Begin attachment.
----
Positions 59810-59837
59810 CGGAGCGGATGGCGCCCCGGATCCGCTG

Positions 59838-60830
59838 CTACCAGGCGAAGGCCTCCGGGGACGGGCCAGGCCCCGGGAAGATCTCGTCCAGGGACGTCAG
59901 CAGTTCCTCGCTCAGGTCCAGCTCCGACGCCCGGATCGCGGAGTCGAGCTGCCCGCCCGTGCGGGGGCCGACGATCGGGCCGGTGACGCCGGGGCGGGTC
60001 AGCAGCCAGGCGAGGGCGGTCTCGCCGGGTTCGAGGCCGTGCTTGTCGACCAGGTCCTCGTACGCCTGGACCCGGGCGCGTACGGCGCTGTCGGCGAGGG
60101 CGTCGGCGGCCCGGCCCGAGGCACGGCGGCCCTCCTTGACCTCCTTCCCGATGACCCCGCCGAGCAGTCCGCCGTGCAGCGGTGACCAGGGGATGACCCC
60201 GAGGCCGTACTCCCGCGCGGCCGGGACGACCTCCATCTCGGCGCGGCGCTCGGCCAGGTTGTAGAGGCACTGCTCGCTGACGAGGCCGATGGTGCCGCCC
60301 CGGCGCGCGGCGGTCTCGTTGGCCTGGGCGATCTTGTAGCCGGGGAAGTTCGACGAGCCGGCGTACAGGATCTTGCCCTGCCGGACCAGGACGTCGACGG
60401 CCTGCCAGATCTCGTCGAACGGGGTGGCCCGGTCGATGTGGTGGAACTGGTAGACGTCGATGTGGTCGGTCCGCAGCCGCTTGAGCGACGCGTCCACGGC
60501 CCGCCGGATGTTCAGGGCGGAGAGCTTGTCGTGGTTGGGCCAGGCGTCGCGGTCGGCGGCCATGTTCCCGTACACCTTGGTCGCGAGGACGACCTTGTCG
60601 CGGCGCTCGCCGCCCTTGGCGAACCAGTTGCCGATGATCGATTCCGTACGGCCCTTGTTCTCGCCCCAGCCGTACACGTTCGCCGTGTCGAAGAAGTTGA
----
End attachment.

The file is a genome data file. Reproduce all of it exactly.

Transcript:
Positions 59810-59837
59810 CGGAGCGGATGGCGCCCCGGATCCGCTG

Positions 59838-60830
59838 CTACCAGGCGAAGGCCTCCGGGGACGGGCCAGGCCCCGGGAAGATCTCGTCCAGGGACGTCAG
59901 CAGTTCCTCGCTCAGGTCCAGCTCCGACGCCCGGATCGCGGAGTCGAGCTGCCCGCCCGTGCGGGGGCCGACGATCGGGCCGGTGACGCCGGGGCGGGTC
60001 AGCAGCCAGGCGAGGGCGGTCTCGCCGGGTTCGAGGCCGTGCTTGTCGACCAGGTCCTCGTACGCCTGGACCCGGGCGCGTACGGCGCTGTCGGCGAGGG
60101 CGTCGGCGGCCCGGCCCGAGGCACGGCGGCCCTCCTTGACCTCCTTCCCGATGACCCCGCCGAGCAGTCCGCCGTGCAGCGGTGACCAGGGGATGACCCC
60201 GAGGCCGTACTCCCGCGCGGCCGGGACGACCTCCATCTCGGCGCGGCGCTCGGCCAGGTTGTAGAGGCACTGCTCGCTGACGAGGCCGATGGTGCCGCCC
60301 CGGCGCGCGGCGGTCTCGTTGGCCTGGGCGATCTTGTAGCCGGGGAAGTTCGACGAGCCGGCGTACAGGATCTTGCCCTGCCGGACCAGGACGTCGACGG
60401 CCTGCCAGATCTCGTCGAACGGGGTGGCCCGGTCGATGTGGTGGAACTGGTAGACGTCGATGTGGTCGGTCCGCAGCCGCTTGAGCGACGCGTCCACGGC
60501 CCGCCGGATGTTCAGGGCGGAGAGCTTGTCGTGGTTGGGCCAGGCGTCGCGGTCGGCGGCCATGTTCCCGTACACCTTGGTCGCGAGGACGACCTTGTCG
60601 CGGCGCTCGCCGCCCTTGGCGAACCAGTTGCCGATGATCGATTCCGTACGGCCCTTGTTCTCGCCCCAGCCGTACACGTTCGCCGTGTCGAAGAAGTTGA